Opals in recovery mode ahead of Belgium quarterfinal

On the road to the medal games, sleep, massage and ice baths will be the key ingredients for the Australian Opals.

After five matches in seven days, the Opals are in around-the-clock recovery mode ahead of Thursday night's FIBA Women's World Cup quarter final against Belgium.

Wednesday delivered a rare off day for the tournament, after the Opals secured top spot in Group B with a win over Japan on Tuesday night. As expected, no on-court activities were scheduled after back-to-back-to-back games to end the pool phase.

"We leave it up to the individual, they know what they want. Bec (Allen) and (Anneli) Maley shot on court lightly this morning and some of them just did recovery and treatment," head coach Sandy Brondello told ESPN.

"Now we'll have one of our preparation team meetings (Wednesday afternoon) before we have another one tomorrow. It's just resting up, mentally, physically and then focus on Belgium. There's nothing on the court we're doing, just recovery."

Allen told ESPN on Tuesday night that she plans on attempting a return to the floor for the matchup with Belgium, after a brutal collision against Serbia on Sunday. Scans have since cleared the star wing of structural damage, with Brondello confirming the concern is around pain and functional movement rather than further injuring her left rib area.

"No concern with that," Brondello said. "It's just a pain thing and she's getting better and better. It's what she can tolerate but she can't get any worse."

The Opals do have recent history with Belgium, having met in a pre-tournament warm up game as well as at the Tokyo Olympics, where Belgian star Emma Meesseman poured in 32 points on 14-for-22 from the floor. Meesseman has been ruled out of the tournament after suffering a calf injury in the group phase.

"It just gives you a feel for playing against them. Those games certainly help but it's a new ball game, we've just got to come ready to play and they can be very dangerous," Brondello said. "Emma Meesseman is out but they've got other very capable players, so we have to make sure that we're locked in and ready to play 40 minutes and handle whatever pressure they are throwing at us."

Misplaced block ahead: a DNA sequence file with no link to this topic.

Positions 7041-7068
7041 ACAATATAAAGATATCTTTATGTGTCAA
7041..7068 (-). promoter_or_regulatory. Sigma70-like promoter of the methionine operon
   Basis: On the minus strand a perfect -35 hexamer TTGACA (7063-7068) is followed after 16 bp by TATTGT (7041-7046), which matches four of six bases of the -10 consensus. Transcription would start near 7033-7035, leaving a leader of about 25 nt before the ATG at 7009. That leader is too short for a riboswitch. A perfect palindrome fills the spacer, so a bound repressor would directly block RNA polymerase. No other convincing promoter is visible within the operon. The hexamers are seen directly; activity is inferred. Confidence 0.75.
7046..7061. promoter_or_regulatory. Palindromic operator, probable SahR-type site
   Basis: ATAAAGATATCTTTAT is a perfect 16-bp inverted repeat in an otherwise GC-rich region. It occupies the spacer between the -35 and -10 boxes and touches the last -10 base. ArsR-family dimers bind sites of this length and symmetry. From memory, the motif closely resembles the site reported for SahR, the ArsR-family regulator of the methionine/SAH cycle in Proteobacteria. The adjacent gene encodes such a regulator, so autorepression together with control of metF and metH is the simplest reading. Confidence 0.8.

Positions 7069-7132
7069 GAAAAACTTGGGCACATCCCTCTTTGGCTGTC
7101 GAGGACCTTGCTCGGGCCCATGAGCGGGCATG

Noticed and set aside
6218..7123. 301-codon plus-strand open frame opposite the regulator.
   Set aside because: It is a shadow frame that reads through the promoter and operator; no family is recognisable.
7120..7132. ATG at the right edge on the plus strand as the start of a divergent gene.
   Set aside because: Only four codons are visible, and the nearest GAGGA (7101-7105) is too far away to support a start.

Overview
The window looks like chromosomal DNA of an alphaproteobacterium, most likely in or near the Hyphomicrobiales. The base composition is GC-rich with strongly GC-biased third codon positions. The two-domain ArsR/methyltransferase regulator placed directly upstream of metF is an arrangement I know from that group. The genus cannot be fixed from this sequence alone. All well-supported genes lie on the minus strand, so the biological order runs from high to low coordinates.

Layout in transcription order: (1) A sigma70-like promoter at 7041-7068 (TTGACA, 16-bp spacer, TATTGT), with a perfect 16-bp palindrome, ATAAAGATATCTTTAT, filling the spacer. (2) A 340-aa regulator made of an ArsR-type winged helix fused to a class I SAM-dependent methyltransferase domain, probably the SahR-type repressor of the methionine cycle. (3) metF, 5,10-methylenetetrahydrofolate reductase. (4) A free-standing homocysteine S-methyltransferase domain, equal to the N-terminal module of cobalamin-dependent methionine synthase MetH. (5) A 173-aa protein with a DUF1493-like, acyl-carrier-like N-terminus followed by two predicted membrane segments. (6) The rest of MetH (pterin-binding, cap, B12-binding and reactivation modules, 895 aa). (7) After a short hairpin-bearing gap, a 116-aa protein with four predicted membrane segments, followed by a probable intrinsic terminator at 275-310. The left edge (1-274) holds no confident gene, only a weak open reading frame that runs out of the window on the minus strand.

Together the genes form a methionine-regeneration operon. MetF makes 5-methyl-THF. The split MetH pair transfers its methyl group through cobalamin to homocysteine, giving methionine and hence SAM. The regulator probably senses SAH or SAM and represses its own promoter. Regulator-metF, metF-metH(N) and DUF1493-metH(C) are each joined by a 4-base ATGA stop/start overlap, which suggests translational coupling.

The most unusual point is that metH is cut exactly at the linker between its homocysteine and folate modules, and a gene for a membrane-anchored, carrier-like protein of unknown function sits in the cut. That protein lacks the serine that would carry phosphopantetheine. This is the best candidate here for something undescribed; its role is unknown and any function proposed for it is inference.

A continued talking point will be the starting lineup, with Brondello showing a willingness to mix and match on any given night, with Ezi Magbegor, Marianna Tolo and Cayla George all shuffling positions thus far.

"The changing of the line-up, we played Japan, they're very athletic and small and we wanted to switch a lot," she said. "Ezi is obviously quite athletic, so it was more matchups driven. Will we stay with that? Possibly.

"We'll see and evaluate that, but I thought Cayla really did a good job coming off the bench, she was a key player for us tonight."

Opals legend Lauren Jackson is available to play more if required, with her impact significant in short bursts. Despite totalling just 42 minutes through five games, Jackson's 14 free-throw attempts trail only Magbegor and Tolo, while her six three-point makes are tied for second behind Sami Whitcomb.

"This wasn't a game for Lauren against Japan. We put her in, and she gave us a three as she always does every game," Brondello said. "She could go, probably not big minutes but she could go, she's ready. She's been a great influence on this team whether she's playing or on the bench."

On the opposite end of the load management scale, Steph Talbot leads the team with 142 minutes on court, with the regular late 8:30pm tip time an added challenge for recovery.

"With the late games it's the sleep that's big for me. I'm getting to sleep very late, 2:30am, 3:00am but naps have been a huge part of the preparation," Talbot told ESPN.

The Seattle Storm star was huge in the win over Japan, continuing a big tournament where she leads the team in rebounds (6.4) and assists (4.4) per game.

Postgame, Talbot spoke to a unique situation pregame, where Australian players, officials and fans, found themselves cheering for Serbia in the earlier game against France. The Serbian win allowed Australia to claim top spot in Group B, putting them in a position to potentially reach a gold medal game before crossing paths with the powerhouse USA. It's been an impressive turnaround for Australia, winning four straight games after a disappointing opening night loss to France.

"I never thought I'd come across the day where I was cheering for Serbia, but we definitely were, and they did us a solid," Talbot laughed.

"It was a unique situation trying to watch their game while trying to stay focused. There's a huge difference between finishing first and second to third and fourth. We did not want to cross the U.S. in the quarters, we did that in Tokyo and that was a bit of motivation. The first game is not how we want to play and not how we want to be seen so it was big for us to turn that around."

Watch every Opals game at the FIBA Women's World Cup LIVE on ESPN.